Edwin Encarnacion is used to dealing with expectations. He's been playing baseball professionally since he was 17, when the Rangers drafted him out of Puerto Rico as a ninth-rounder in the 2000 MLB amateur draft. By 2005, when Encarnacion was 22, he was a top-50 prospect according to Baseball America, and was thrust into the majors in June. Since then, Encarnacion has shown flashes, but until 2012 -- when many had given up on him ever becoming much more than a decent bat -- he didn't break out into the force at the plate many believed he could be. The Blue Jays are the fourth organization the 29-year-old has been a part of, but he has a bit of security for the first time, signing a three-year deal worth $27 million.
To understand what's changed with Encarnacion this year, you need to look back at what the rest of his career has been like. From 2005 through 2011, Encarnacion hit .260/.336/.453, showing power (.193 Isolated Power), but also a propensity for low batting averages on balls in play. He's never been much of a strikeout guy, despite what the low batting averages and power might lead you to believe about him: Since his first full campaign, Encarnacion has topped out at 19.8 percent punch outs, but averages just 17 percent for his career. That's more than reasonable, especially for someone who has walked around nine percent of the time, as Encarnacion has.
Those BABIP, though, have long been problematic. Just because the average hitter is around the .290-.300 mark for BABIP doesn't mean that everyone is. It's an average for a reason, and Encarnacion has plenty of seasons where he's well below it. His career BABIP might be .284, but it's been far more all over the map:
Some of that can be attributed to luck, but it's also partially because of the kind of hitter Encarnacion is. He's an extreme fly ball hitter, and while sometimes those leave the park, they're also the lowest source of BABIP out there among the three main batted-ball types. Fly-ball emphasis can make a hitter boom or bust -- Jays fans already know this after watching Aaron Hill practice his loft-heavy craft -- and those two words perfectly describe much of Encarnacion's output over the years.
There's also the matter of how often -- and at what -- Encarnacion was swinging. He knew how to draw a walk, and had the bat speed and plate coverage to get his bat on far more than he couldn't, but that worked against him sometimes. Since PITCHf/x started to record this data in 2007, Encarnacion has had seasons where he swung at roughly one-third of pitches outside of the zone, and he made contact with two-thirds or more of those swings. Making contact isn't always a good thing, though, especially on pitches outside of the zone: Look no further than Encarnacion's low batting averages and low BABIP for evidence of that in his own game. Simply making contact isn't necessarily better than whiffing through a pitch if that contact isn't square enough to drive the ball.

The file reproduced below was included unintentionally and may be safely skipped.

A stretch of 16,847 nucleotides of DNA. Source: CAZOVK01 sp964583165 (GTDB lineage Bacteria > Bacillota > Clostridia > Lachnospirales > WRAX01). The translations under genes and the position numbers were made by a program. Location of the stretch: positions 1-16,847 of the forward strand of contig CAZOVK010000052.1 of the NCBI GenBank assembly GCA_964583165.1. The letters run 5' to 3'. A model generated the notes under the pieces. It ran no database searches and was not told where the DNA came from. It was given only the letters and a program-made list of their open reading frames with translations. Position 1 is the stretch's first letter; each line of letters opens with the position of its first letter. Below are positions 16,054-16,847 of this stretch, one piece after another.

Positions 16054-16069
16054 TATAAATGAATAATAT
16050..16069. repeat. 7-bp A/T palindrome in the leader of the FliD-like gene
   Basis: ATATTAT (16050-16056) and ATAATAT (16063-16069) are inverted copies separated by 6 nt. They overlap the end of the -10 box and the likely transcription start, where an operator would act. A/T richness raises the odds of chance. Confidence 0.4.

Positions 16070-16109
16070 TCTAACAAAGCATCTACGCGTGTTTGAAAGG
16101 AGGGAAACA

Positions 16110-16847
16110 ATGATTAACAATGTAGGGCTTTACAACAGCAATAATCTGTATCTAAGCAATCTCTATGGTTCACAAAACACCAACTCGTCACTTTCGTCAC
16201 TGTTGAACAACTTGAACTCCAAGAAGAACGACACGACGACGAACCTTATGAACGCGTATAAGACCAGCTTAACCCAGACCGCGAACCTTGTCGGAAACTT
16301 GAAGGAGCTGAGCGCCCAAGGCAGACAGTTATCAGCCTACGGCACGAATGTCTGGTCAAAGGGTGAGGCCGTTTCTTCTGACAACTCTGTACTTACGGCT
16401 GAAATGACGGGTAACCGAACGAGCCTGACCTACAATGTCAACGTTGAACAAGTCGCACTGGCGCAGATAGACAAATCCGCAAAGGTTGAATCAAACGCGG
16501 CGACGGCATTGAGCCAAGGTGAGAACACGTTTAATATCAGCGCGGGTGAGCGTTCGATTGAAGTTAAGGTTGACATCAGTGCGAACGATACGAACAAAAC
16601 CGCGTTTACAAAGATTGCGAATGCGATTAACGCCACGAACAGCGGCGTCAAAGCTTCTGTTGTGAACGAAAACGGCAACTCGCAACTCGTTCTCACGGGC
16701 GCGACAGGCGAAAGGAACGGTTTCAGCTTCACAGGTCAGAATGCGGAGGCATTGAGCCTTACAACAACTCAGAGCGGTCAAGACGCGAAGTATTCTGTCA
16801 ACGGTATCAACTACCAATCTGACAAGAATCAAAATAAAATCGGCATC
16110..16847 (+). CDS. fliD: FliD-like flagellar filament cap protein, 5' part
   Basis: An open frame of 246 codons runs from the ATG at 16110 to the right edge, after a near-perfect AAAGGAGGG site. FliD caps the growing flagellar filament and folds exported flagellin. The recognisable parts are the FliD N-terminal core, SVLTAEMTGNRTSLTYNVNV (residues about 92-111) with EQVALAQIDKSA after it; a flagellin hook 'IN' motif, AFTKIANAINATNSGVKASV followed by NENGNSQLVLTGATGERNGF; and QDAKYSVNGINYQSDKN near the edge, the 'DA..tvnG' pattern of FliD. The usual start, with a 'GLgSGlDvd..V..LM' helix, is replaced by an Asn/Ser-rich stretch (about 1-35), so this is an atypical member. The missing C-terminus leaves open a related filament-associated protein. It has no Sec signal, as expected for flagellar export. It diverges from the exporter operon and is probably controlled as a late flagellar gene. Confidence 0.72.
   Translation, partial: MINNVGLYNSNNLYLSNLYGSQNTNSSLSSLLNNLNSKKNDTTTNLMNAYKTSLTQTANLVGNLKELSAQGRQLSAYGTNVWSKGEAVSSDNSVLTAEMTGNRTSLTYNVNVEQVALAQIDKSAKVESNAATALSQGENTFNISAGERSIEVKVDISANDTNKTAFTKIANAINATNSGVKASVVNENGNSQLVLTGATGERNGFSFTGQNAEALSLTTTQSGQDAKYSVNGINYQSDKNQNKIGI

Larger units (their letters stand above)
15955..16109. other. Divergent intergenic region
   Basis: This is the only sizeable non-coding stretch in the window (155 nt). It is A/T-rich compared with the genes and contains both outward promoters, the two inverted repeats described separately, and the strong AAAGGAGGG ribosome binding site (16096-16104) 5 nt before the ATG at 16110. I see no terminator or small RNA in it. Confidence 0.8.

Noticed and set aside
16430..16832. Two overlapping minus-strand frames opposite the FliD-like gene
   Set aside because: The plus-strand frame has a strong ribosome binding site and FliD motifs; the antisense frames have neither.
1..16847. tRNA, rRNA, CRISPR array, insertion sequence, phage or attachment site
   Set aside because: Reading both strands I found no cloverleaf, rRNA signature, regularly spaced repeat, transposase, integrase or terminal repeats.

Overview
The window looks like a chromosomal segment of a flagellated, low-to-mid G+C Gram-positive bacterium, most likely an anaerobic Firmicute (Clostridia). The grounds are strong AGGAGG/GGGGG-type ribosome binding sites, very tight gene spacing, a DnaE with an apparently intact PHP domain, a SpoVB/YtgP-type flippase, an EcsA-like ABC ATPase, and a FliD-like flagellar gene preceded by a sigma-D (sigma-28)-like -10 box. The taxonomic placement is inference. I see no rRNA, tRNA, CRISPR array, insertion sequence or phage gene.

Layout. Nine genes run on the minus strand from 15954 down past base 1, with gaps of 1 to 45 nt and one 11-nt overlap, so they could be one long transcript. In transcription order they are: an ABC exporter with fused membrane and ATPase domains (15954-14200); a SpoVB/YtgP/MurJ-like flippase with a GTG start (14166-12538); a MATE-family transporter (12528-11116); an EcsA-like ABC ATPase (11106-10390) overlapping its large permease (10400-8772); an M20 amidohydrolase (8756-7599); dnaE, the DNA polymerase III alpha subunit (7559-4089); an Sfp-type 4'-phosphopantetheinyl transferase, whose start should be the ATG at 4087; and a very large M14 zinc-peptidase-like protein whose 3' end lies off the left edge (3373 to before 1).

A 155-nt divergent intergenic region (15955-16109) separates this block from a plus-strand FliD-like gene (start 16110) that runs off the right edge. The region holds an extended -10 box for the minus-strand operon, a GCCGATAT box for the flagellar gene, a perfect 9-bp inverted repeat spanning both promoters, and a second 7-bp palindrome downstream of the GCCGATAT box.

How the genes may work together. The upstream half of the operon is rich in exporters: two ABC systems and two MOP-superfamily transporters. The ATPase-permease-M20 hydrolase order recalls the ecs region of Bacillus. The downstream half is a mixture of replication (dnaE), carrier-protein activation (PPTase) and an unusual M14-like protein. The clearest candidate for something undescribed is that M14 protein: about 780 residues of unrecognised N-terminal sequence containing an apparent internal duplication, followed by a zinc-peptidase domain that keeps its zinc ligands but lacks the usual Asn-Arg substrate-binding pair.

Encarnacion has been better about that as of late, though. In 2010, his first season with the Jays, Encarnacion swung at 30 percent of pitches outside of the zone, making contact with 67 percent of those, and he hit just .244 in the process. He showed more power than than he ever had, though, posting a career-high .238 ISO, and 21 homers in 367 plate appearances. If that seems like a lot of homers, that's because it is -- the 2012 season that has everyone so excited about Encarnacion features 23 long balls in 356 plate appearances, or, just two more homers in 11 fewer trips to the plate.
The same power wasn't there in 2011, but something else was, as Encarnacion cut his swings out of the zone down to 25.7 percent, and increased contact on them slightly to 70 percent. His pitches per plate appearance climbed from 3.8 to 4.1, and his BABIP and batting average climbed in the process. He didn't draw more walks, but he did wait for pitches he could do something with more often, and left alone a few more that he couldn't.
The 2012 season is both of these seasons combined into one. Encarnacion's impressive power is here once more, as he has a new career-high ISO as of now at .269. His walk rate is up over 10 percent, the first time it's been there since 2009, and his BABIP is stable and average for the second year in a row. Not coincidentally, he's swinging at even fewer pitches out of the zone, also retaining that 70 percent contact rate on the pitches he does swing at, and is sitting at 4.2 pitches per plate appearance on the year.
This improvement in patience isn't just a 2012 thing, and it isn't just about drawing walks. Encarnacion has learned to wait for a pitch he can do something with, and it's resulted in higher batting averages, on-base percentages less reliant on fluke BABIP seasons, and power befitting Encarnacion's former prospect pedigree. That's as significant a part of plate discipline, if not more so, than the ability to draw walks, and it's the reason Encarnacion has been able to thrive even when behind in the count in 2012.
This might be his career year, but there's been slow and steady growth in his game ever since he moved north of the border. The Blue Jays are set to pay him a very moderate salary to keep him around until he's approaching his mid-30s, and that's likely something we'll commend them for when the deal has ended.